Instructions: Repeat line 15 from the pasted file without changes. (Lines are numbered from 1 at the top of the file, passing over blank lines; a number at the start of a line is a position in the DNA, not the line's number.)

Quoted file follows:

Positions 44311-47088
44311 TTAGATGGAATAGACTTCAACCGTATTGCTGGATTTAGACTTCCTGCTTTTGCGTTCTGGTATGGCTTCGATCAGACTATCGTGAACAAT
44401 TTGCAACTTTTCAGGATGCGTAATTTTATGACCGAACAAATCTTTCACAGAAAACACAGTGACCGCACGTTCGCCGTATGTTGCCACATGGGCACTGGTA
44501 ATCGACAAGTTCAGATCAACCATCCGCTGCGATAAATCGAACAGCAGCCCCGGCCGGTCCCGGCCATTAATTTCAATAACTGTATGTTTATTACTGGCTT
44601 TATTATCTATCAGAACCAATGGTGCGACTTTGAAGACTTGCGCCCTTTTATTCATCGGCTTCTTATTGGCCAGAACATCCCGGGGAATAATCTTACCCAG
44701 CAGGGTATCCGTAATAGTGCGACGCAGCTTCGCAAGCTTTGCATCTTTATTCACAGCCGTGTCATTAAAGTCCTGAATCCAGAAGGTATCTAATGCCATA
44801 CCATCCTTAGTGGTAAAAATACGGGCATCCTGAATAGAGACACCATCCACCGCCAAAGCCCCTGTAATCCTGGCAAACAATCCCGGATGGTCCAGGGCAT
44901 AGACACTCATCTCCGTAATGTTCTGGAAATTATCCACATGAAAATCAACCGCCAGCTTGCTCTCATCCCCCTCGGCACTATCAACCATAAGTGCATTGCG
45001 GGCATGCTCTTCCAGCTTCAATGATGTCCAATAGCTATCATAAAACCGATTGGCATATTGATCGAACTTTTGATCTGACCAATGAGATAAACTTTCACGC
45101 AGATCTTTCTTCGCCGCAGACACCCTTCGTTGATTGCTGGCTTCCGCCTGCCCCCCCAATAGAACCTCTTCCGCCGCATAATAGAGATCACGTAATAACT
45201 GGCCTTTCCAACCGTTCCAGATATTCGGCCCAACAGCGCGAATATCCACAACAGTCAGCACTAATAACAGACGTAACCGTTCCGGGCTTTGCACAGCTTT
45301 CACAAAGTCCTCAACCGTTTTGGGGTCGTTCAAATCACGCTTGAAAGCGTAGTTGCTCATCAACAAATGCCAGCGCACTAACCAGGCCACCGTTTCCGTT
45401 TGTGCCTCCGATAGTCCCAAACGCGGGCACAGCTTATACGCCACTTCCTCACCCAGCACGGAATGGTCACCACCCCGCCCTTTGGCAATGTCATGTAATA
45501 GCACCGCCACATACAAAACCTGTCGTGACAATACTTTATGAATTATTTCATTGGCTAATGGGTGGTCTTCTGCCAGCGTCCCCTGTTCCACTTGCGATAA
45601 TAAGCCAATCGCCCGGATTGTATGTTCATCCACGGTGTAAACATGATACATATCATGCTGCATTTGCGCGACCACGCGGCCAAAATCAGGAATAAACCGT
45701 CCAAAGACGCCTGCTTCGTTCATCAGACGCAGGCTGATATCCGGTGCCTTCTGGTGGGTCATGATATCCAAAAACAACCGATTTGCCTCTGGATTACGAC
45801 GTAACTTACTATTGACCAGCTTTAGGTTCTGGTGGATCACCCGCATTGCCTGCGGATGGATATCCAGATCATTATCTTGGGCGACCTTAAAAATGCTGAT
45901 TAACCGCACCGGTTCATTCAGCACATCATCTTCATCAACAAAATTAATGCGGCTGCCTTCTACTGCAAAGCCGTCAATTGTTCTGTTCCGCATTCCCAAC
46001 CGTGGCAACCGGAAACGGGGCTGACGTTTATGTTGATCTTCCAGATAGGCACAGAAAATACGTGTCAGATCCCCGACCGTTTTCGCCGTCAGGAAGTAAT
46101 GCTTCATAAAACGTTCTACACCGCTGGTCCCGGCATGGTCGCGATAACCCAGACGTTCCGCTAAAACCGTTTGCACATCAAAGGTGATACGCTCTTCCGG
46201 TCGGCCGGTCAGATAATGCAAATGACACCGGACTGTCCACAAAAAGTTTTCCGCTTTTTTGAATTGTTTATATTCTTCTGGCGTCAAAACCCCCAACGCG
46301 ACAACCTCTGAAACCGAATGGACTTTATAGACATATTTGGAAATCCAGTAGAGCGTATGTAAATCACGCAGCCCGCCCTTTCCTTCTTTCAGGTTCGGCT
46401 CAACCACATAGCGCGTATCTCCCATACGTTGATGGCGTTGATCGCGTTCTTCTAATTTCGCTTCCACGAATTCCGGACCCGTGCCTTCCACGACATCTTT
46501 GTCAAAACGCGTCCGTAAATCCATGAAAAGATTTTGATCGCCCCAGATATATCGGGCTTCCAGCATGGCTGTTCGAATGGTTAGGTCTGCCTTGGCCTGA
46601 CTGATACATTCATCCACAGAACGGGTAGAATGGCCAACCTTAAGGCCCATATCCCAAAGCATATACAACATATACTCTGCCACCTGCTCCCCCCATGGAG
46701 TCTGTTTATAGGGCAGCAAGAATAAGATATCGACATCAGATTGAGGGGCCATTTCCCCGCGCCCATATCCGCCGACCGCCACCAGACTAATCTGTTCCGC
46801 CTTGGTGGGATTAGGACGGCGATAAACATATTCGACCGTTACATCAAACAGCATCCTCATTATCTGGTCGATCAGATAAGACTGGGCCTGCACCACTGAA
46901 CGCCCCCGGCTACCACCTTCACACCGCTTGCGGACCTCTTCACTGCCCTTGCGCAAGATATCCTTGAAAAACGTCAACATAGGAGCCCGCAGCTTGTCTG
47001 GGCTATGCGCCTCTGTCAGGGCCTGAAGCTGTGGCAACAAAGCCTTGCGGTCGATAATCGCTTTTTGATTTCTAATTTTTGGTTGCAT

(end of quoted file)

45601 TAAGCCAATCGCCCGGATTGTATGTTCATCCACGGTGTAAACATGATACATATCATGCTGCATTTGCGCGACCACGCGGCCAAAATCAGGAATAAACCGT